Having lived in Mexico, I have since said there is no other country in which my story would be possible. So, I’ve tried to engage in working on issues that align with my values, such as developing lawyers as leaders through COBALT and doing the DEI work to advance equitable opportunities for inclusion. There is strength and value in diversity, the background each person brings to the table. I believe people should have basic needs met, not just their legal needs. As members of the legal profession, we can go beyond our legal calling and help people get access to resources that meet other needs as well. When people’s basic needs are met, they are better equipped to deal with their legal issues. Being involved in CWBA and other community activities creates an avenue to lift others up and meet the needs of people in our communities.
Who has been the greatest inspiration in your legal career?
My mom has been my greatest inspiration in all aspects of my life. My precious mamacita had demonstrated, through living her values in action, unconditional love. She finds value in every single person whose path crosses with her, she opens her heart to each, and puts great love in whatever she does. I simply want to be a better person each day by following her example. “I want to love more and love better. I want to be a better person who lives love!”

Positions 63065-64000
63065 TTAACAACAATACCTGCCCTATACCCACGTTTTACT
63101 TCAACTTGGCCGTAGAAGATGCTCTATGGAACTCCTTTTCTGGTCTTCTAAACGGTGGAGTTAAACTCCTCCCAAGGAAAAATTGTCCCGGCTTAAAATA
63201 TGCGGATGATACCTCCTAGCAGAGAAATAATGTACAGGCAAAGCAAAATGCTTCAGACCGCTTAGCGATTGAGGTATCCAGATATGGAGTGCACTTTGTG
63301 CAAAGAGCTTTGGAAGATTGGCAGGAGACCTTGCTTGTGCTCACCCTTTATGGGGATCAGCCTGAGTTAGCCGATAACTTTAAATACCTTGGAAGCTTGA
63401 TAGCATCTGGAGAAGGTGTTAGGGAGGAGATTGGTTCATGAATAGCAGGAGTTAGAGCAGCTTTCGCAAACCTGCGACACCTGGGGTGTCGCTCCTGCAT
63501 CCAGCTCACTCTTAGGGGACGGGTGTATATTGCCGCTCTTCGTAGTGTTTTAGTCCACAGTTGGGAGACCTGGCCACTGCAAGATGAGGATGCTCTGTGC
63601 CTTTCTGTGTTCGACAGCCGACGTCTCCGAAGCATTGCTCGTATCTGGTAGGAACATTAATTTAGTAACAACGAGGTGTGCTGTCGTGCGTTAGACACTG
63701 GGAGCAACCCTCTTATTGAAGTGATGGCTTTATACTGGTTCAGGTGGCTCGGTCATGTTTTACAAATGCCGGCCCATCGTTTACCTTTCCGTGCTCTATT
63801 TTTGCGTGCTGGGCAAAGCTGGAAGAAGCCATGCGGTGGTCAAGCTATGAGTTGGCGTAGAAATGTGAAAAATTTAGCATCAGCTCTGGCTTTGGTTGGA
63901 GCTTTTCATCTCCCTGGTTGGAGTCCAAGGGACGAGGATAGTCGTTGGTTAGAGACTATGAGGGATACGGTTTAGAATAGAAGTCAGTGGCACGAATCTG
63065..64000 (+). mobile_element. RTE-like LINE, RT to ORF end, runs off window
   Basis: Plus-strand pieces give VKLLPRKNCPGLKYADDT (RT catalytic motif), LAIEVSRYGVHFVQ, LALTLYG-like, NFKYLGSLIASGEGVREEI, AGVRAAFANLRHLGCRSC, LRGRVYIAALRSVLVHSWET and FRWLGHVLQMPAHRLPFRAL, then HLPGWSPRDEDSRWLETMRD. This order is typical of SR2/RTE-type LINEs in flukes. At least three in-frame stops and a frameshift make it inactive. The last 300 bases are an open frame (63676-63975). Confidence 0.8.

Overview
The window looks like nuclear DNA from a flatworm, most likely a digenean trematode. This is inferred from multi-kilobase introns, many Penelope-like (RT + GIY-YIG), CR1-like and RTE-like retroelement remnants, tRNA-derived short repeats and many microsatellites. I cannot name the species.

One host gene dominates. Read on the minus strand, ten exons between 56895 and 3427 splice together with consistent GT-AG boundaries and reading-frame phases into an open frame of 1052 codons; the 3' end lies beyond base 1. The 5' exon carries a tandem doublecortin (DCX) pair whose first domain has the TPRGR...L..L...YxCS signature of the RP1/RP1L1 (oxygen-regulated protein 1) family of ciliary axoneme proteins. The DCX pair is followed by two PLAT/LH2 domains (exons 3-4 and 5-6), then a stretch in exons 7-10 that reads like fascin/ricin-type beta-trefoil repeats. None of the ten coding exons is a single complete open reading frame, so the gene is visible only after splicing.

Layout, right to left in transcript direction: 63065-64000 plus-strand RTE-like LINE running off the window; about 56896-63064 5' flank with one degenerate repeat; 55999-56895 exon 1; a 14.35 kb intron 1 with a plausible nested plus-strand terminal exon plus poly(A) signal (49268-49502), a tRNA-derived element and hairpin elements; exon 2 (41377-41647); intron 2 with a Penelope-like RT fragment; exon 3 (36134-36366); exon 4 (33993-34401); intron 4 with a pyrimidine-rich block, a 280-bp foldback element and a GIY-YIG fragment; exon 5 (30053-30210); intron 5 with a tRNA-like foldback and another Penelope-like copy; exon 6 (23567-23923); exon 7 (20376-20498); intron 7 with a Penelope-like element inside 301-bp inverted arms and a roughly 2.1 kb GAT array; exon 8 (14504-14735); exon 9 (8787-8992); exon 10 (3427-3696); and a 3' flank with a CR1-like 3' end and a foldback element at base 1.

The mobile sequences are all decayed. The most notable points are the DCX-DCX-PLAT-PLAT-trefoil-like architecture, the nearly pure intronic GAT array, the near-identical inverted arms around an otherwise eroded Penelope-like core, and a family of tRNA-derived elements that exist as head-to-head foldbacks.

It is difficult to pick one person as the greatest inspiration in my legal career. I have been fortunate to have so many people who have a lifted me along the way and given me opportunities to shine. In Colorado, we have such a great legal community with leaders who inspire values and, acknowledging the value of my diverse path to becoming a lawyer, gave me opportunities to learn and grow far beyond what I imagined for myself. I want to continue to do that for others.
What accomplishment are you most proud of?
Family is important, and my greatest pride and joy is being an auntie to all my nieces and nephews. My family motivates me. I want to show them through my actions that they can make their wildest dreams a reality. They can do and be anything. They are not entitled; they have to earn it, make sacrifices, and lift others along the way. I want to be that model for them.